People use both heterogeneity and minority representation to evaluate diversity

Speaker: Maria Abascal

New York University

This event is part of the Sociology Seminar Series, which will take place online throughout Michaelmas Term 2020.

Abstract: The term “diversity,” though widely used, can mean different things. Diversity can refer to heterogeneity, i.e., the distribution of people across groups, or to the representation of specific minority groups. We use a conjoint experiment with a race-stratified, national sample to uncover which properties—heterogeneity or minority representation—Americans use to evaluate how racially diverse a neighborhood is and whether this varies by respondents’ race. We show that perceived diversity is strongly associated with heterogeneity. This association is stronger for Whites than for Blacks, Latinos, or Asians. In addition, Blacks, Latinos, and Asians view neighborhoods where their own group is largest as more diverse. Whites vary in their tendency to associate diversity with representation, and Whites who report conservative stances on diversity-related policy issues view predominately White neighborhoods as more diverse than predominately Black neighborhoods. People can agree that diversity is desirable while disagreeing on what makes a community diverse.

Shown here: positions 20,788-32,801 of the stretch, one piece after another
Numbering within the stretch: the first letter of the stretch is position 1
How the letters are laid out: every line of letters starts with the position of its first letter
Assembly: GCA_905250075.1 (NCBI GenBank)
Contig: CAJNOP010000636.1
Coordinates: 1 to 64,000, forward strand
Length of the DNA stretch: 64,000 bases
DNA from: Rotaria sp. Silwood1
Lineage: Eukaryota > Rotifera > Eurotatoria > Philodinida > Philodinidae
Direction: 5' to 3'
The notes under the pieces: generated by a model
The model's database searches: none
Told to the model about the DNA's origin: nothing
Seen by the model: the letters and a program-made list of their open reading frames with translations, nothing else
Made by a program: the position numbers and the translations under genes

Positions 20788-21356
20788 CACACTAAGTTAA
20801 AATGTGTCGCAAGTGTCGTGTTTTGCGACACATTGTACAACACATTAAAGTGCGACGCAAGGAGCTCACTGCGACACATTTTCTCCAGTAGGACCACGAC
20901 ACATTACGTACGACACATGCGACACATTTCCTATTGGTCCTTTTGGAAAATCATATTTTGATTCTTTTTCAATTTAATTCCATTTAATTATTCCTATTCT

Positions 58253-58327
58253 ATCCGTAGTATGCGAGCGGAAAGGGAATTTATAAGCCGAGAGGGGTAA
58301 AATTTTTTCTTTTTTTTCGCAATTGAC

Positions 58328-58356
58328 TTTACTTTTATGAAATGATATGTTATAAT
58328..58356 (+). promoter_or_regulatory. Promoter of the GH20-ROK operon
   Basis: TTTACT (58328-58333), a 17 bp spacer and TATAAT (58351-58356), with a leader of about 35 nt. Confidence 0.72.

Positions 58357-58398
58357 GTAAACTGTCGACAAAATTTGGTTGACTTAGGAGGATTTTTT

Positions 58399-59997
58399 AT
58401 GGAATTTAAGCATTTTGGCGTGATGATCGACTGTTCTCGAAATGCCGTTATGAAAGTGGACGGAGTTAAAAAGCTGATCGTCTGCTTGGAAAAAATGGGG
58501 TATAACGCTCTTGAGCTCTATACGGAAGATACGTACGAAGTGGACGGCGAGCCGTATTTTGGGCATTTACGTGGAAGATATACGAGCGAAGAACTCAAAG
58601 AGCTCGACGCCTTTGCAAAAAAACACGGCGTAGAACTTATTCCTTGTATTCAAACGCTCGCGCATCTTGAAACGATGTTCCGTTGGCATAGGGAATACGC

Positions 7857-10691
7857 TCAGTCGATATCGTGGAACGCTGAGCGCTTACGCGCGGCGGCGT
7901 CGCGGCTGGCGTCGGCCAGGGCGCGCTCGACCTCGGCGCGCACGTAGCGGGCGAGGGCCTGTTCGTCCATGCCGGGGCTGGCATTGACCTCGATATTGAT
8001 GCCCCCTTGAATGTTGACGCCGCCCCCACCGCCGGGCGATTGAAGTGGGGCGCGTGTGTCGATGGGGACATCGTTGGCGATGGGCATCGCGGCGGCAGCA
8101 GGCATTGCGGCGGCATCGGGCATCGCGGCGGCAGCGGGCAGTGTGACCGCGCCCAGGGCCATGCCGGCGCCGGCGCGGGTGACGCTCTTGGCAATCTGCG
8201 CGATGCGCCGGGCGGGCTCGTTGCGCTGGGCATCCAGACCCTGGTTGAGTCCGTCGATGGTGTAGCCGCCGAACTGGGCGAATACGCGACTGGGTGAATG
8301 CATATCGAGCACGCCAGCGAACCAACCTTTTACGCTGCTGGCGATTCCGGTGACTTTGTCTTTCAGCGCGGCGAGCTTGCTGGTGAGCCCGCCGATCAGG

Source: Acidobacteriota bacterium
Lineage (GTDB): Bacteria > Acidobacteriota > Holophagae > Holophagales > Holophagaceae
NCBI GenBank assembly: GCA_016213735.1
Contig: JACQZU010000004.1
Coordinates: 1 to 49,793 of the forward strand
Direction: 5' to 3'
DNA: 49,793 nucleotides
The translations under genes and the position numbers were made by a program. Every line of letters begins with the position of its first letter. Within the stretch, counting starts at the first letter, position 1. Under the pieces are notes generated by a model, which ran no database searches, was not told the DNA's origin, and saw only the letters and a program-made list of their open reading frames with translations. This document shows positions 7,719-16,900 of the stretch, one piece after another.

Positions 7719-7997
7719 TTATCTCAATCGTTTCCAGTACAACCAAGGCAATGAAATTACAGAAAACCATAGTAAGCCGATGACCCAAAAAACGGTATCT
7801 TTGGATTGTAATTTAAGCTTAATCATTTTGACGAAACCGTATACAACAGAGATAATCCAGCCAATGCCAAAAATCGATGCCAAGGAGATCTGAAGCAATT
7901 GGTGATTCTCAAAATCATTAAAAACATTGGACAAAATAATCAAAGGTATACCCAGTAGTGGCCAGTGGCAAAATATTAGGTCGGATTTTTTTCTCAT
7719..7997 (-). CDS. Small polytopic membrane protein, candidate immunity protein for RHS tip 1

The Sociology Seminar Series for Trinity Term is convened by Christopher Barrie, Fangqi Wen and Tobias Ruttenauer. For more information about this or any of the seminars in the series, please contact